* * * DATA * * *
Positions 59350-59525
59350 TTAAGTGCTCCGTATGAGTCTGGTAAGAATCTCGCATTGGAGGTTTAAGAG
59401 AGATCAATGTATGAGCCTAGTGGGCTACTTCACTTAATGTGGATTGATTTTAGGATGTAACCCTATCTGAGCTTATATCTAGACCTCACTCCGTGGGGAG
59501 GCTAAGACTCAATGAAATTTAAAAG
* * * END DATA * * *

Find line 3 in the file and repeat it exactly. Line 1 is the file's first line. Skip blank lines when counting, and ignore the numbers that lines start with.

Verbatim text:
59401 AGATCAATGTATGAGCCTAGTGGGCTACTTCACTTAATGTGGATTGATTTTAGGATGTAACCCTATCTGAGCTTATATCTAGACCTCACTCCGTGGGGAG